Comment & Opinion

Why the iOS push notifications battle is only half won

Why the iOS push notifications battle is only half won

First introduced with iOS 3 in June 2009, push notifications have always fascinated me, if only because most developers appear to be incapable of using them properly.

And it should be so simple.

Conceptually, push notifications are merely messages from an app or game alerting users or players something has happened and maybe they would like to open said app or game and check out what’s going on.

Hello World

Certainly, in the case of free-to-play mobile games, with their reliance on energy systems and timers to gate session length, push notifications should be an important part of every developer’s strategy to increase session frequency, and hence overall retention.

Yet, too often it appears the most important element of this vital communication with end users has been handed over to the most boring person on the team.

Like programmer art, most push notifications are purely functional.

  • Your gold mine has updated to level 12
  • Your base has been attacked
  • Your energy meter is full
  • Gems are half price today

In the correct context, this is useful information. But it’s not very inspiring, is it?

Like programmer art, most push notifications are purely functional.

Indeed, a couple of years ago, I tried to work with a mobile tech company which handled push notifications for thousands of apps and games.

Could they help me come up with 10 examples of great, exciting push notifications? They could not.

Neither was Localytics' one-off 2014 Push Awards for the best and worst push notifications of the year much use either.

Make 'em laugh

Yet there are examples of developers who get it.

One such is TinyCo (now part of Jam City), which obviously has the outside comedy talent to ensure the push notifications for its The Family Guy: Quest for Stuff are in keeping with the IP i.e. funny.

Now, I don’t suggest this wacky approach for all games, but I think developers should try to get the best writer in the office to author their push notifications (or outsource them).

Certainly someone at Flaregames needs to be doing better for its in-soft-launch Nonstop Chuck Norris.

Chuck Norris needs your help!?!

Exciting push notifications for internet meme Chuck Norris should write themselves.

How about “Chuck Norris is about to boss a Boss. Come and watch”

First things second

But, we’ve already got ahead of ourselves. If you’re anything like me, you probably don’t have push notifications switched on for most of games you play.

When I open a new game, if the first thing I see is the push notification prompt, I always answer “Don’t Allow”.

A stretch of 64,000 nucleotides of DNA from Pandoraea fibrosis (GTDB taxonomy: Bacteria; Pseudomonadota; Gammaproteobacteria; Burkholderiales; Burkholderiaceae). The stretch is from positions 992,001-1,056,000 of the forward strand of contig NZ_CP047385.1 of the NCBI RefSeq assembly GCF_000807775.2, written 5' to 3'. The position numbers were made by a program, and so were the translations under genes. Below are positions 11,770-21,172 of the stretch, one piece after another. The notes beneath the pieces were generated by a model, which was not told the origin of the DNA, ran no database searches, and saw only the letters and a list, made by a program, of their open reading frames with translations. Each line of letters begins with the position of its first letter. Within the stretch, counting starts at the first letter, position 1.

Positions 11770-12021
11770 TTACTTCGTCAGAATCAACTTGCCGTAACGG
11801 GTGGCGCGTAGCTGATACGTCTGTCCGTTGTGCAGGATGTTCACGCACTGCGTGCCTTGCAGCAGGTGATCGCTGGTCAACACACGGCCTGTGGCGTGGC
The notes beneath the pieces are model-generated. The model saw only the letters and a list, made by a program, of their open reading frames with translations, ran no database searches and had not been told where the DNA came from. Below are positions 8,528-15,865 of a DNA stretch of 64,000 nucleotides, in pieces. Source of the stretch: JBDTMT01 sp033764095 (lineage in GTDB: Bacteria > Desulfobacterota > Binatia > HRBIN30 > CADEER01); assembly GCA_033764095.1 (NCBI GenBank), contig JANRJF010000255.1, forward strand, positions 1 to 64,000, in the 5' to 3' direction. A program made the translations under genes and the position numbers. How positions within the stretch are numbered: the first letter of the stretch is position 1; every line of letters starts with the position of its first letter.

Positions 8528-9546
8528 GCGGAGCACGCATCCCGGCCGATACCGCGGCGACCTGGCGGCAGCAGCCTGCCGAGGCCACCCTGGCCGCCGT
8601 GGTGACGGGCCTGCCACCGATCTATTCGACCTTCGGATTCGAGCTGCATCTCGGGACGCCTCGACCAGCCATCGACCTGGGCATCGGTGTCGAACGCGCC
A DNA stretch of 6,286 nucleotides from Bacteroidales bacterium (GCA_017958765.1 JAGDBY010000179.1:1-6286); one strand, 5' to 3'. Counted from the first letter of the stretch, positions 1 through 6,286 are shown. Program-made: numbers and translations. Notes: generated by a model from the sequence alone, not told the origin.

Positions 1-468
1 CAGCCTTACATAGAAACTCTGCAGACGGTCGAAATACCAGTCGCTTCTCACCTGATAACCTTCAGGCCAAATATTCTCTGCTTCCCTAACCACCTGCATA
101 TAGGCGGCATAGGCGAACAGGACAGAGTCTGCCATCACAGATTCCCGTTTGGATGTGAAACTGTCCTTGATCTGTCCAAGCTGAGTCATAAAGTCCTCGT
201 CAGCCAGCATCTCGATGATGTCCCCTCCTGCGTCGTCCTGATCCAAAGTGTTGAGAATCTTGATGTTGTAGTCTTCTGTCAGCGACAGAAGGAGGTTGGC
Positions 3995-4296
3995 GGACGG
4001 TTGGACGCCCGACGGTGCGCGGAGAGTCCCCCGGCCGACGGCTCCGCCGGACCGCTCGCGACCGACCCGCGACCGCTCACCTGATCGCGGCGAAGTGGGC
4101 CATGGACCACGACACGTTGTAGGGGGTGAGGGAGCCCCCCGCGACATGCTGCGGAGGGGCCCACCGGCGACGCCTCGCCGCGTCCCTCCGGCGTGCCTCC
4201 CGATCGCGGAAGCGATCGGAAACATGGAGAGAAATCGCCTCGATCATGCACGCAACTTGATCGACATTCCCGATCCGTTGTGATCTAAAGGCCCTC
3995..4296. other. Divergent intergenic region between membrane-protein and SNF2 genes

You can see a typical example of this sort of behaviour below.

For me, this demonstrates a developer who just doesn’t understand how to onboard players.

It’s hard and expensive to get people to download your game. Presumably they do so because they want to play the game, not decide if they want to receive boring messages (or wait while the game downloads another 300 MB of data and shows them unskippable trailers, but that's another opinion rant).

Anything that gets in the way of playing the game as fast as possible increases the likelihood your game will be immediately deleted.

Which is why developers such as Supercell ensure their games load within 10 seconds: straight into the action.

Into the flow

Thankfully, however, studios are waking up to this and when I record First Time User Experience videos, more and more developers are integrating their push notifications into the longer flow of their tutorials.

In this way, developers can ensure players understand something of what the game is about, and place push notifications in this context.

For example, once players understand a game involves upgrading their buildings, units, cars etc, the offer to receive messages to alert them when this process is over is more likely to be accepted.

A pre-prompt splash screen from Flaregames' Wartide

This is particularly important because the official iOS push notification pop-up prompt can only be shown once. If a user rejects it, a developer can’t show it again.

And this is why the best developers are now using their own pre-prompt splash screen before firing up the official pop-up.

Not only does it provide the required context but they can show that screen as many times as they like.

To summarise, push notifications aren't rocket science. So do them properly and keep your players playing. 

Contributing Editor

A Pocket Gamer co-founder, Jon is Contributing Editor at which means he acts like a slightly confused uncle who's forgotten where he's left his glasses. As well as letters and cameras, he likes imaginary numbers and legumes.


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